Platter of Limburger

Limburger, first introduced in Belgium, was made in the Liege region and sold in Limburg. The Germans began making limburger and later naturalized it, making themselves the sole producers in Europe. This assertive cheese complemented their taste for highly-flavored game and meats. Today, a single cheese plant in Monroe, Wisconsin, produces all the surface-ripened limburger made in the United States. This famous "stinky" cheese has a pungent, strong aroma.

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Appearance

Brownish surface, ivory interior

Texture

Smooth, creamy, semi-soft

Flavor

Earthy, pungent, increasing in intensity with age

Serve.


The best way to enjoy this cheese is the traditional way – a thick slice of limburger and a thick slice of raw onion, layered between two slices of dark rye bread. Best served with an icy cold bock beer. Try a limburger pizza with caramelized onions; blend with a milder cheese if desired. Either way, it's truly a taste treat.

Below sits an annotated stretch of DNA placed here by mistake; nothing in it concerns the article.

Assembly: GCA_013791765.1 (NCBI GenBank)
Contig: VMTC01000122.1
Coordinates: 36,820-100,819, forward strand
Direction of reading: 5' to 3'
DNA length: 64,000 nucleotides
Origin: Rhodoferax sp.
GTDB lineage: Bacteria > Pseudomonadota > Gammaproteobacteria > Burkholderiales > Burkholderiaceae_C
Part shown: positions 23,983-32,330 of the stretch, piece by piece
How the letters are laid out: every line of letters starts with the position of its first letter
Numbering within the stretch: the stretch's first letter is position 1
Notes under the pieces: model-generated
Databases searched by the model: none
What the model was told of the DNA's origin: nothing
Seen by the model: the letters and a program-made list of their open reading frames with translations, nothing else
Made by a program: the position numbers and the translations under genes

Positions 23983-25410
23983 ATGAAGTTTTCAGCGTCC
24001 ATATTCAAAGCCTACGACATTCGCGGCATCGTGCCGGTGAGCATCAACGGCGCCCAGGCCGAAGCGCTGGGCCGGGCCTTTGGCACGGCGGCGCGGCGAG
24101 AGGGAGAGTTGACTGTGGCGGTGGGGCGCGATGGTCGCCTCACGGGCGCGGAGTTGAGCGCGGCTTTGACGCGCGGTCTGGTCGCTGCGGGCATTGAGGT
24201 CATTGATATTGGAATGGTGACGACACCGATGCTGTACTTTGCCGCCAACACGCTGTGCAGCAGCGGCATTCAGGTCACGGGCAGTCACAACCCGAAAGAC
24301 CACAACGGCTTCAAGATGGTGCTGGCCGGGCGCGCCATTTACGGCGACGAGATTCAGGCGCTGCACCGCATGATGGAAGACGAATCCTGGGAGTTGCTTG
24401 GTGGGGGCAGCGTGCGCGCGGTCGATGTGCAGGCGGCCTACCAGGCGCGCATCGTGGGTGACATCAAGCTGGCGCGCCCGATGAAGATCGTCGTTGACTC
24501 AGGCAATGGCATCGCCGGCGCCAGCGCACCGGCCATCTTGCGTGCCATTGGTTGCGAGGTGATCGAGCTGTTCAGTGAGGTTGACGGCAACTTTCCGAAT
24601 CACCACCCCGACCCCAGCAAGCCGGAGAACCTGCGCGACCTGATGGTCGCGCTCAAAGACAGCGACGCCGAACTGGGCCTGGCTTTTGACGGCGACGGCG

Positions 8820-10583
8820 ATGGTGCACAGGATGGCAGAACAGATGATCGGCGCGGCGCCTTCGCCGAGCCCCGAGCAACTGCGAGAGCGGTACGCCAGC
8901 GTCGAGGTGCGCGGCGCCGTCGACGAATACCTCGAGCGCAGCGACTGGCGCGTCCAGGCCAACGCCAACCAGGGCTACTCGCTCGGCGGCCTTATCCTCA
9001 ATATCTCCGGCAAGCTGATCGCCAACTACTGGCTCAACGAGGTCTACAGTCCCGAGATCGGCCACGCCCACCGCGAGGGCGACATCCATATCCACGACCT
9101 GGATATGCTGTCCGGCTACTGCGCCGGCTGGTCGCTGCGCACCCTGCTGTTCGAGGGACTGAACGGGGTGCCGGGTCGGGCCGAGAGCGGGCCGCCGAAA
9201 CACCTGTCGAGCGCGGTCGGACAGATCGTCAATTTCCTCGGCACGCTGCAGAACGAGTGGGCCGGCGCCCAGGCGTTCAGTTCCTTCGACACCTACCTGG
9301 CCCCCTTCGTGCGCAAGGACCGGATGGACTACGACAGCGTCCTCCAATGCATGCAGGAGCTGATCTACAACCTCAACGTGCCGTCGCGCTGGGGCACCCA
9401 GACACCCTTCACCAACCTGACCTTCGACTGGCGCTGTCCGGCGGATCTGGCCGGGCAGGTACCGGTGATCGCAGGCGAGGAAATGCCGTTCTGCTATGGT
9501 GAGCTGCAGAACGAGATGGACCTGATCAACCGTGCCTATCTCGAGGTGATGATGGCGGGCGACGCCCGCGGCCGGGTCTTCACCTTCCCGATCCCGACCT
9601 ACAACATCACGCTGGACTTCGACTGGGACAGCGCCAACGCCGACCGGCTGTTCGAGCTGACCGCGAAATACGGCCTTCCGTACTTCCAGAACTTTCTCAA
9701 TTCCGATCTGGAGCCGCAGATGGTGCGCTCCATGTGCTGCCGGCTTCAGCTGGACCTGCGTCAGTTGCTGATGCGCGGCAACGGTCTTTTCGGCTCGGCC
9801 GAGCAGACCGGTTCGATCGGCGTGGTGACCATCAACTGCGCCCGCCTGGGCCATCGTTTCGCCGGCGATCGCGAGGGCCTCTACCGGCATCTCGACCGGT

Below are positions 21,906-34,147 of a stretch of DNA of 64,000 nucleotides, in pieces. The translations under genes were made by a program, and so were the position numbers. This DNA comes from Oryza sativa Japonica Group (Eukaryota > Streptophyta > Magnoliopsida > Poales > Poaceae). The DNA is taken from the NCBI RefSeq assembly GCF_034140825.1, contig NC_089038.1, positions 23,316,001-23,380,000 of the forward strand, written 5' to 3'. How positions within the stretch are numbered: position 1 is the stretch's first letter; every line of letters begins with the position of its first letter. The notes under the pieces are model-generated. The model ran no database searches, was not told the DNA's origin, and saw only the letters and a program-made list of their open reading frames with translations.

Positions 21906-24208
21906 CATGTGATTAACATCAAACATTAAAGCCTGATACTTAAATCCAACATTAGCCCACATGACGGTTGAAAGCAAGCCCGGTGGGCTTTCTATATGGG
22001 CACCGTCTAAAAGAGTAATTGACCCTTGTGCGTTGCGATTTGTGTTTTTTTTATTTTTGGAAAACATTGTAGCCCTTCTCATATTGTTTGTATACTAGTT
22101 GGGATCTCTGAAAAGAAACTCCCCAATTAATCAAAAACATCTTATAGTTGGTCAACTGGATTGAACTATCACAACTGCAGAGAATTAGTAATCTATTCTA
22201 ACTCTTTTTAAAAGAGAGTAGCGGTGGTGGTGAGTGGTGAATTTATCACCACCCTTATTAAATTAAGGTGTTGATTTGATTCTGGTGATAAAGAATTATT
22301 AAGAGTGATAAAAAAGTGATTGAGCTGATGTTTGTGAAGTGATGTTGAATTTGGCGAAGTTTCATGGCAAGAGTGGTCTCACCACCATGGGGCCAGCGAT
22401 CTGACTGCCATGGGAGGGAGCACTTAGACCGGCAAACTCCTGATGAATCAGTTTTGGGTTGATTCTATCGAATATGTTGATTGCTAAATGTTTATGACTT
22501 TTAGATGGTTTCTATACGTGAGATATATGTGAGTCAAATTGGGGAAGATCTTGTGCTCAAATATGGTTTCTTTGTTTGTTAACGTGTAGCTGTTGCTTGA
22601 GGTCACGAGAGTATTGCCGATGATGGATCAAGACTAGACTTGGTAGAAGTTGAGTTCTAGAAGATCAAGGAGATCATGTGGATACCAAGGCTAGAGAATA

Pair.


Beer: Bock, Stout, Pale Ale, Porter, Brown Ale, Lager, Belgian Ale
Wine: Cabernet Sauvignon, Merlot, Red Zinfandel, Beaujolais, Gruner Veltliner

Cook.

How should you prep your cheese for best incorporation in your dish?
  Cold Surface Broil Oven-Recipe Oven-Surface Direct Heat
Sliced iconSliced

X

X

X

Cubed iconCubed

X

Shaved iconShaved
Shredded iconShredded
Grated iconGrated
Crumbled iconCrumbled
Spooned/Spread iconSpooned/Spread

Performance Notes - Take special care in handling surface-ripened cheeses. Molds and bacteria transfer easily, so sanitize all cutting equipment before using on other cheeses. The rind of all washed-rind cheeses tends to be bitter. Trimming the rind from limburger reduces the intensity of the aroma and flavor. Cheesemakers apply a culture of yeast and bacteria, called a "smear," to the surface of limburger and other washed-rind cheeses.

Recipes with Limburger


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